When kids swallow high-powered magnets: Symptoms and consequences

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COLUMBUS, Ohio (WCMH) — A child separates magnets with their teeth, and swallows. A teen pretends to have a pierced tongue. Or a tot picks up a fistful of shiny magnetic shapes, and down the hatch they go.

Easy mistakes to make with high-powered magnets.

Potentially disastrous consequences.

Don’t wait for the object to take it’s natural course, says Pediatric Emergency Medicine Doctor at Nationwide Children’s Hospital, Dr. Leah Middelberg. Instead, call Central Ohio Poison Center and get to an emergency room — fast. Because that magnet will be headed for a child’s intestines, where it can cause long-term damage as it attracts another magnet through the soft tissue.

The magnets used to be banned from sale. “During the period the ban was in effect, there was a 33% decrease in…calls, showing the ban was effective,” said Dr. Middelberg.

But in 2017, the ban was lifted. Cases skyrocketed.

“In 2018 and 2019 alone, we had 39% of all cases happened in those two years. So there’s a 444% increase in cases that they hear about just in 2018 and 2019,” Dr. Middelberg said.

The magnets, made of rare-earth materials, are more powerful than your typical refrigerator magnet.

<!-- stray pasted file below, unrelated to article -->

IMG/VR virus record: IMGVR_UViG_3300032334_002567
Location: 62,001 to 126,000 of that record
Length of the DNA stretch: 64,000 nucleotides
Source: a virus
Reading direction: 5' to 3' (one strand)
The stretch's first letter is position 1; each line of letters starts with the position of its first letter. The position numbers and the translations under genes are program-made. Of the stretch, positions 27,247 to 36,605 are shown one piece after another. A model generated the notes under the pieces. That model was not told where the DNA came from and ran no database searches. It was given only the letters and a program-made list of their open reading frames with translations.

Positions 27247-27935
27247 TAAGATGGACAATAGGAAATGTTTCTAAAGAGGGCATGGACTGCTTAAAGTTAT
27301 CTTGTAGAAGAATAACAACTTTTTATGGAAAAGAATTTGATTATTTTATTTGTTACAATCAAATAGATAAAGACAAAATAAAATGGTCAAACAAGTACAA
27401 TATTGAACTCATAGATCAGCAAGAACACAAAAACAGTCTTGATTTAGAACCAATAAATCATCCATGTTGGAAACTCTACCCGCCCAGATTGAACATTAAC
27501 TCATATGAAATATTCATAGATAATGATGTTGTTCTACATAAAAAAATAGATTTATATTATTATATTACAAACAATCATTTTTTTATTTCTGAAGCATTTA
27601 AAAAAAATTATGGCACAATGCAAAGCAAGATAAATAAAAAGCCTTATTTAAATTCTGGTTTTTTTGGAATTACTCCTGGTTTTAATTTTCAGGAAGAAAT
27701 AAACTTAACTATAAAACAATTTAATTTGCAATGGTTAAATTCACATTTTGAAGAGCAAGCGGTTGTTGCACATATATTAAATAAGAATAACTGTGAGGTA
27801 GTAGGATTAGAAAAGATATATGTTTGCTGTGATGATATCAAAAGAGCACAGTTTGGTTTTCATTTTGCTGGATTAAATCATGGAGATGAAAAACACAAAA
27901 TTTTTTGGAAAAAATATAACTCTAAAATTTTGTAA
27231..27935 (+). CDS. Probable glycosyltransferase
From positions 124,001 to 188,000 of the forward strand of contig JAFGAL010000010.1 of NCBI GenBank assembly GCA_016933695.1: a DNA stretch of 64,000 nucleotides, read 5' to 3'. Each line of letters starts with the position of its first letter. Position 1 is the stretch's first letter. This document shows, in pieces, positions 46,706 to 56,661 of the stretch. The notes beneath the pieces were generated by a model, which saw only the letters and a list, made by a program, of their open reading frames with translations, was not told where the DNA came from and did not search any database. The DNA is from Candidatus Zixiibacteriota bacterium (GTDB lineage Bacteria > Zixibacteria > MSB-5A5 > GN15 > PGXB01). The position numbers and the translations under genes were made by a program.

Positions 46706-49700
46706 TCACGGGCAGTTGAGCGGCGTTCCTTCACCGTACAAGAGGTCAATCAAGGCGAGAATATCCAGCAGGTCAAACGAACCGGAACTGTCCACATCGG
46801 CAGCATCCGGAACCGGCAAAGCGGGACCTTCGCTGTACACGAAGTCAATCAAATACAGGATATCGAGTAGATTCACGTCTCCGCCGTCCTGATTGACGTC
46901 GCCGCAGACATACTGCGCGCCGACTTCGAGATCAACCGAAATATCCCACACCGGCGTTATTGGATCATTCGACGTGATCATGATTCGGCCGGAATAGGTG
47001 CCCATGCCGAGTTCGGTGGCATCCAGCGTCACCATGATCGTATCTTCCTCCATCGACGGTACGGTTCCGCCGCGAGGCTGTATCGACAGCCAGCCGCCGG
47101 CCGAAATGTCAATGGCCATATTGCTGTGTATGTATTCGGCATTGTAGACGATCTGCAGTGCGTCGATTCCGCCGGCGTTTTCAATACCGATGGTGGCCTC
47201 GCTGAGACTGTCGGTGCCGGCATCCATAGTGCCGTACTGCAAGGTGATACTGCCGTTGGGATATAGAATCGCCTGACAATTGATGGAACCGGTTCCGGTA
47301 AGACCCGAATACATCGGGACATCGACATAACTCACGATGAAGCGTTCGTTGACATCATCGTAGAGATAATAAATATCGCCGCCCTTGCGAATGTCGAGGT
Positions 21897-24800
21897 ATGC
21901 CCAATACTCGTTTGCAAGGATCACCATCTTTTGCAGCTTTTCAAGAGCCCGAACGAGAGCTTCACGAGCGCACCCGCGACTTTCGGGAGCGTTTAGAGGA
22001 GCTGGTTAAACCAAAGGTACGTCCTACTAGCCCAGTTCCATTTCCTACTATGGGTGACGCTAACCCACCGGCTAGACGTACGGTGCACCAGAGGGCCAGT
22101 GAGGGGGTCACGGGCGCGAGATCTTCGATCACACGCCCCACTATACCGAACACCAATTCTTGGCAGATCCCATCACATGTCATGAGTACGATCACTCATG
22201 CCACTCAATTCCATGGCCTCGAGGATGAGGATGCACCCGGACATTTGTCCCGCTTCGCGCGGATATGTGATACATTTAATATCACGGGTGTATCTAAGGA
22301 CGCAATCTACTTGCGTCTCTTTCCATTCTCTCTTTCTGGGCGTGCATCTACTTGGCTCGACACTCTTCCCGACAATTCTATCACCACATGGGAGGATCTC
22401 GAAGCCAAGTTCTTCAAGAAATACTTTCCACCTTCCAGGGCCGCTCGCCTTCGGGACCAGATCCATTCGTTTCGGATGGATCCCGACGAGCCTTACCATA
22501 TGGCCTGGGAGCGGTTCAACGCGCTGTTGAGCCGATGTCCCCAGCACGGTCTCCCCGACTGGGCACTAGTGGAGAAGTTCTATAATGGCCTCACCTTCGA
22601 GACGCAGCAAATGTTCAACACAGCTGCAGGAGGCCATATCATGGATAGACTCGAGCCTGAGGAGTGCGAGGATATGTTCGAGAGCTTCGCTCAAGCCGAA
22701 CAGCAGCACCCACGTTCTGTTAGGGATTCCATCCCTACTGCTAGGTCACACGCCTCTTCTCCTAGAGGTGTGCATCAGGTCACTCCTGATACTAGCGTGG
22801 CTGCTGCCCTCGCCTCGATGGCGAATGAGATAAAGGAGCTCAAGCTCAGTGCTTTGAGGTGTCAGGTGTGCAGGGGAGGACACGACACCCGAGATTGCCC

“Two magnets can attract towards each other and attract across tissue in the body in the gut,” Dr. Middelberg explained. “There can be trapped tissue between the magnets, that tissue can die, get holes in it, release infections into the body, and cause the child to become really really sick.”

Older children can be embarrassed that they swallowed a magnet. Little kids they might not realize something dangerous happened, or are afraid of telling. To make it worse, the symptoms of high-powered magnet damage can often look innocent.

“It can look like very much like a regular stomach bug that we see so frequently in childhood: Nausea, vomiting, — later symptoms if they do start having more serious consequences — infection, fever, changes to belly, significant belly pain. It can be hard for folks to figure out it was a magnet ingestion,” said Dr. Middelberg.

“If a child is having symptoms of nausea, vomiting, and there are high-powered magnets in the house, it would be really helpful for a parent to share that information.”

Currently, the high-powered magnets are not supposed to be marketed to children under 14. Unfortunately the magnets are tiny, shiny, and numerous: in glittery colors, balls, spheres, cubes and cylinders. They come into the house as stress relievers and desk toys.

On Wednesday, May 19, the American Academy of Pediatrics and Nationwide Children’s Hospital will collaborate on injury prevention training and raise awareness about the dangers of the high-powered magnets.

If you want to take action against the sale of high-powered magnets, contact your congress person about the Magnet Injury Prevention Act.

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